Author: Marie Hartley, Staff writer. Updated by Vanessa Ngan, Staff writer, February 2014.
Plague is an acute (rapid onset and short course) contagious illness caused by bacteria called Yersinia pestis. These bacteria primarily infect rodents and their fleas; humans are incidentally infected by bites from infected fleas. In recent years, rodent and flea control has reduced the incidence of plague, and prompt treatment with antibiotics has reduced the mortality. However, around 1000 to 3000 cases of human plague occur internationally each year, mainly in developing countries. Most cases occur in impoverished rural environments that are heavily rat-infested.
Most cases of plague are caused by bites from fleas infected with Y. pestis. Once the flea bites, the bacteria migrate to the nearby lymph nodes and multiply. If untreated, the bacteria then enter the bloodstream and can invade distant organs.
Plague is occasionally transmitted via handling infected animals or by inhaling respiratory droplets spread by the cough of a person with pneumonic plague.
The most common form of human plague is bubonic plague. After an incubation period of 2–6 days, there is a sudden onset of high fever, chills, headache, muscle aches, joint aches, lethargy, abdominal pain, and diarrhoea. A papule (small bump), pustule (pus-filled blister), ulcer, or eschar (scab) may develop at the site of the flea bite (10% of cases). Within a few days the regional lymph nodes become swollen and extremely tender. These are called buboes and usually arise in the groin, armpit, or neck. The skin over the buboes becomes red, hot, swollen, and tense. Enlargement of the buboes can lead to rupture and discharge of malodorous pus. The liver and spleen may be enlarged and tender.
If treated at this stage, most symptoms improve in 2 to 5 days. The buboes can remain enlarged and tender for one or more weeks. If untreated, septicaemic plague can develop.
Septicaemic plague can occur when Y pestis infection spreads directly through the bloodstream without evidence of a bubo. More commonly, untreated bubonic plague can lead to invasion of the bloodstream by the bacteria. Gastrointestinal symptoms such as nausea, vomiting, abdominal pain, and diarrhoea may initially predominate. This condition can rapidly progress to disseminated intravascular coagulation, which presents as bleeding into the skin (purpura) and other tissues, and gangrene of the extremities, hence the term, the black death. The patient may also develop profoundly low blood pressure, multi-organ failure, and acute respiratory distress syndrome (severe breathing difficulties). The fatality rate is high.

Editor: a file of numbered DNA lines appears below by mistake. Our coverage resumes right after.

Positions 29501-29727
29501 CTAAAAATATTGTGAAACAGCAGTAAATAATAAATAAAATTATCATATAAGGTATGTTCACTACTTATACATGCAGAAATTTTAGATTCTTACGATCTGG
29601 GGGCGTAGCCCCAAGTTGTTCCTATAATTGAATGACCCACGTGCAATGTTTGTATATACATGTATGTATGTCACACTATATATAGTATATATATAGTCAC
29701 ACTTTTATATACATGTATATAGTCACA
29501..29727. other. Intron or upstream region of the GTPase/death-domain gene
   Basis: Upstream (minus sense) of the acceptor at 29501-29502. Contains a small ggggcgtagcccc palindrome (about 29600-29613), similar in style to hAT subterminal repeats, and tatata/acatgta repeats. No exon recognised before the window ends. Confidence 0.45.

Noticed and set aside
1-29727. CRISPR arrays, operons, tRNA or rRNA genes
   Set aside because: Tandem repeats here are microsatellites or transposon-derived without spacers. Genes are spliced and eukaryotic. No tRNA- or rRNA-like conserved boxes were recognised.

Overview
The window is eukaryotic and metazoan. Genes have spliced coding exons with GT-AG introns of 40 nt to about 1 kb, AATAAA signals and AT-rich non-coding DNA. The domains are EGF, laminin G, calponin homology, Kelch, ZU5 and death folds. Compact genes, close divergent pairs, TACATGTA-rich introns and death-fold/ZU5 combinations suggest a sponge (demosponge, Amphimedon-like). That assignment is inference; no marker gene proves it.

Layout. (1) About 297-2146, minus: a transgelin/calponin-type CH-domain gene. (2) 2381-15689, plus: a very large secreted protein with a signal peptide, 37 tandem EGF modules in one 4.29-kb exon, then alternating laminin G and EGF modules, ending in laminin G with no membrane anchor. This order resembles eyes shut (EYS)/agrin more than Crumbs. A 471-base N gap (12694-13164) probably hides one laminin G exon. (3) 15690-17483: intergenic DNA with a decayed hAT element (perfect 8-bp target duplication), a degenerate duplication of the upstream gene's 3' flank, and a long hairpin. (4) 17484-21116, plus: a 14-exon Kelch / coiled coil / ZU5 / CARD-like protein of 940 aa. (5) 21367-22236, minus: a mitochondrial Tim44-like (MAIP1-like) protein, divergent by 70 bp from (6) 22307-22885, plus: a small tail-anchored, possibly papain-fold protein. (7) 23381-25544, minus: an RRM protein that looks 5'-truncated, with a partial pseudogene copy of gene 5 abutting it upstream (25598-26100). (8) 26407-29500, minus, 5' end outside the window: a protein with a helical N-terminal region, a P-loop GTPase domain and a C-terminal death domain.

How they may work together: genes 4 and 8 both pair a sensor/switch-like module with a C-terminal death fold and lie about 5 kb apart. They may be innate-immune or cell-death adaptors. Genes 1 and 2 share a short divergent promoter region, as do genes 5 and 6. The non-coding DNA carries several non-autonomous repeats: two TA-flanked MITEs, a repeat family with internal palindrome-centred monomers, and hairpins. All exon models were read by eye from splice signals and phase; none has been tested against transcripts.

Pneumonic plague is the most lethal and least common form of plague. It can arise as a consequence of untreated bubonic or septicaemic plague, or it can result directly from inhaling infectious respiratory droplets or other materials. In the case of the latter, the incubation period is usually about 2 days. There is an abrupt onset of fever, chills, muscle aches, joint aches, dizziness, and lethargy. By the second day the patient has a cough with bloody sputum and shortness of breath. Acute respiratory distress syndrome develops, which can lead rapidly to death.
A patient suspected of plague with signs of pneumonia should be placed in strict isolation for 48 to 72 hours after antibiotic therapy is started. The patient be released from isolation once pneumonia is ruled out or sputum cultures show negative findings.
Preventive strategies include:
Antibiotic prophylaxis can be given to people who have:
A plague vaccine for humans is of limited use. It may be useful for field workers in endemic areas and scientists that routinely work with the plague bacterium. The vaccine is ineffective against pneumonic plague.
About 50-60% of patients with untreated bubonic plague die. Untreated septicaemic or pneumonic plague is almost always fatal. Even with appropriate antibiotic treatment, about 10-20% of patients with bubonic plague die, and 50% of patients with pneumonic plague die.
Lupi O, Madkan V, Tyring SK. Tropical dermatology: bacterial tropical diseases. J Am Acad Dermatol. 2006 Apr;54(4):559-78; quiz 578-80. Review. PubMed PMID: 16546577. PubMed.
See the DermNet NZ bookstore.
© 2019 DermNet New Zealand Trust.
DermNet NZ does not provide an online consultation service. If you have any concerns with your skin or its treatment, see a dermatologist for advice.